Pactum using AI to revolutionize shipping contract negotiations

Pactum uses AI and chatbots to automate contract negotiations for some of the biggest companies in the world.

Using artificial intelligence and chatbots to handle contract negotiations for shippers and suppliers may seem like science fiction, but Pactum believes it has created the technology that could arrange better deals for everyone.

Mountain View, California-based Pactum uses AI and machine learning to automate contract negotiations with the aim of getting the best deals for both parties without harming each other.

“The majority of commercial deals today are negotiated by people, but people are not good with large amounts of data, complex data and fast-moving data,” Martin Rand, CEO and co-founder of Pactum, told FreightWaves. “Most business deals have those aspects. That means people are leaving money on the table when negotiating those deals or simply ignoring and rolling over all old deals each year.”

The global contract life-cycle management (CLM) software market was $1.7 billion in 2021, according to a recent report from Research and Markets.

The CLM market could reach up to $3.3 billion by 2027 because “the demand for CLM software is rising in the public, health care, manufacturing and financial service sectors across the globe,” according to the report.

Pactum was founded in 2019 by Rand, Kristjan Korjus and Kaspar Korjus. The 3-year-old startup has raised more than $15 million to date. The company already has some of the biggest companies in the world as clients, such as ocean carrier Maersk and retailer Walmart.

Rand and his partners want to open the door to all businesses with the belief they could benefit from AI’s optimization potential for most contract negotiations. The goal is to handle 80% of a company’s nonstrategic spend negotiations, freeing up people “to focus on the 20% of the most important vendors.”

“With Maersk, they came to us and said the world is changing, logistics used to be run by annual contracts, but it is very hard to sustain this kind of relationship if the inflation is rampant and if the energy prices are constantly fluctuating,” Rand said.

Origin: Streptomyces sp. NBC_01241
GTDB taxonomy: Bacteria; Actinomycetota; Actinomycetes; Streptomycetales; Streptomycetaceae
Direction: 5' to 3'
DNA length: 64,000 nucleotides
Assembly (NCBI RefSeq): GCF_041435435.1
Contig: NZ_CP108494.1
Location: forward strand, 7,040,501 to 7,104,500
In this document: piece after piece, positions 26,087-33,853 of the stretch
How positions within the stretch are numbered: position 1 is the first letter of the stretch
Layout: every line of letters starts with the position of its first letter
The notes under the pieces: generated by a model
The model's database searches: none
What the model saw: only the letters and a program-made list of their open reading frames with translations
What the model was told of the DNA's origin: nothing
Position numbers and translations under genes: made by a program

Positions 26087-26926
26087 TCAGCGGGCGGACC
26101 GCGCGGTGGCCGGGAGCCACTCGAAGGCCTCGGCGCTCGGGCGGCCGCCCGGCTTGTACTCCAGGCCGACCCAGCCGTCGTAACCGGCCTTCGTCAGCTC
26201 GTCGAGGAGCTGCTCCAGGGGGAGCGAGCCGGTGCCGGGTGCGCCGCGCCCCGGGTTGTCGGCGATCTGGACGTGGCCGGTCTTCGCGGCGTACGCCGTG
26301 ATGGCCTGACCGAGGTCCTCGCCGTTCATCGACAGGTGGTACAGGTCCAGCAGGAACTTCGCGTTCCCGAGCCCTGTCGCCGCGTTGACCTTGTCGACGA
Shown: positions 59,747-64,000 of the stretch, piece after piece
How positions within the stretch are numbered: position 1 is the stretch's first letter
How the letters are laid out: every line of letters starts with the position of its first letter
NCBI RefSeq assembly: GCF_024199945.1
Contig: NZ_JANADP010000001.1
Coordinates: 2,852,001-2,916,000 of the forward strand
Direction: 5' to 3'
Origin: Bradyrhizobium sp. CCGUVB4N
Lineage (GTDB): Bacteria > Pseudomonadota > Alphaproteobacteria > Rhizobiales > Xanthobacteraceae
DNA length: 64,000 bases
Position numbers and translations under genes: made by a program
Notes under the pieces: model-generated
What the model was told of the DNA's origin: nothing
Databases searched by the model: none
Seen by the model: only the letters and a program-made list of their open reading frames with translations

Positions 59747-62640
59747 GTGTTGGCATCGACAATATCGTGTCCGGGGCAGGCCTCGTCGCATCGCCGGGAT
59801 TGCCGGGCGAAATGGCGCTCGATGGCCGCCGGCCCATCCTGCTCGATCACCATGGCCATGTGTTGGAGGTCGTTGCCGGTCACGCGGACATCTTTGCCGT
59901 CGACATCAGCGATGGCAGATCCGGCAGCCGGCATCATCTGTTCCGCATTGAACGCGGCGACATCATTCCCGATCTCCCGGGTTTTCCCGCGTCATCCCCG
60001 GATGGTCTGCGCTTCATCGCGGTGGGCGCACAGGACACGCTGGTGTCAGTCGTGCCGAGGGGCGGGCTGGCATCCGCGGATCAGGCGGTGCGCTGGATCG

“We asked Maersk, ‘What would you do if you had an unlimited amount of people with unlimited capabilities?’ Maersk said, ‘We would do more short-term agreements that will always be market but that would enable the other side to plan as well.’”

Pactum’s solution for Maersk was arranging AI-based contract negotiations while the company’s ships are still on the ocean, a couple of weeks before they arrive at a port.

“We reach out to the local truckers and we agree on those lanes and so the truckers get the guaranteed volume and everything is not done in firefighting mode and everything is market,” Rand said. “Only the machine has such a capacity to do that.”

Rand said large trucking companies have begun reaching out to Pactum about using the software.

“Many of the big trucking companies who we have been negotiating with on behalf of Maersk have reached out to us and said, ‘Why do we have to do this thing all over again with people? Can you put a bot on our side as well?’” 

Click for more FreightWaves articles by Noi Mahoney.

More articles by Noi Mahoney

Angeles Equity Partners acquires majority stake in reefer carrier Freymiller

Logistics company DB Schenker announces layoffs in Texas

Latin American e-commerce SMBs have big cross-border opportunities